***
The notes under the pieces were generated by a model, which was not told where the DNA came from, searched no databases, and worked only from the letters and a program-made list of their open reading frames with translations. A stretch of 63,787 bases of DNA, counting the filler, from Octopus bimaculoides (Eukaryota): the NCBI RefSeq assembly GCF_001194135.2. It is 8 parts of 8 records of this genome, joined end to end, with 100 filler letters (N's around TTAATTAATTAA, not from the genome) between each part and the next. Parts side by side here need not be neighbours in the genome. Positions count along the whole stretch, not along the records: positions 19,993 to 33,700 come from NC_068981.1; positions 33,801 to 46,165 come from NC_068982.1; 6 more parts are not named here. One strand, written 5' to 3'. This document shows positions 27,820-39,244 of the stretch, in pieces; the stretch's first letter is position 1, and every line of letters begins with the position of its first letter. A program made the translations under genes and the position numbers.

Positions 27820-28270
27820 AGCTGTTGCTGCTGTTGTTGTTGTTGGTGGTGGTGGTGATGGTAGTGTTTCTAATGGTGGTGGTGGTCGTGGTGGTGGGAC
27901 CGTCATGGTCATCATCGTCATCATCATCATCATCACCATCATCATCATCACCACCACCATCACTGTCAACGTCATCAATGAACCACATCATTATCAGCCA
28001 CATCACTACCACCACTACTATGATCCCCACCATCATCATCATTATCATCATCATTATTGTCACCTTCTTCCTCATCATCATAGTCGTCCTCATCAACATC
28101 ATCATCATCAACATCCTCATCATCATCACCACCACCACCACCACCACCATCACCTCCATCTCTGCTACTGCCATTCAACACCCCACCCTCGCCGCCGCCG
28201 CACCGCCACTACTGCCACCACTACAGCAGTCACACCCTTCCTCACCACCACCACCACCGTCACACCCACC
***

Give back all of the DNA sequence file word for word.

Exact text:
The notes under the pieces were generated by a model, which was not told where the DNA came from, searched no databases, and worked only from the letters and a program-made list of their open reading frames with translations. A stretch of 63,787 bases of DNA, counting the filler, from Octopus bimaculoides (Eukaryota): the NCBI RefSeq assembly GCF_001194135.2. It is 8 parts of 8 records of this genome, joined end to end, with 100 filler letters (N's around TTAATTAATTAA, not from the genome) between each part and the next. Parts side by side here need not be neighbours in the genome. Positions count along the whole stretch, not along the records: positions 19,993 to 33,700 come from NC_068981.1; positions 33,801 to 46,165 come from NC_068982.1; 6 more parts are not named here. One strand, written 5' to 3'. This document shows positions 27,820-39,244 of the stretch, in pieces; the stretch's first letter is position 1, and every line of letters begins with the position of its first letter. A program made the translations under genes and the position numbers.

Positions 27820-28270
27820 AGCTGTTGCTGCTGTTGTTGTTGTTGGTGGTGGTGGTGATGGTAGTGTTTCTAATGGTGGTGGTGGTCGTGGTGGTGGGAC
27901 CGTCATGGTCATCATCGTCATCATCATCATCATCACCATCATCATCATCACCACCACCATCACTGTCAACGTCATCAATGAACCACATCATTATCAGCCA
28001 CATCACTACCACCACTACTATGATCCCCACCATCATCATCATTATCATCATCATTATTGTCACCTTCTTCCTCATCATCATAGTCGTCCTCATCAACATC
28101 ATCATCATCAACATCCTCATCATCATCACCACCACCACCACCACCACCATCACCTCCATCTCTGCTACTGCCATTCAACACCCCACCCTCGCCGCCGCCG
28201 CACCGCCACTACTGCCACCACTACAGCAGTCACACCCTTCCTCACCACCACCACCACCGTCACACCCACC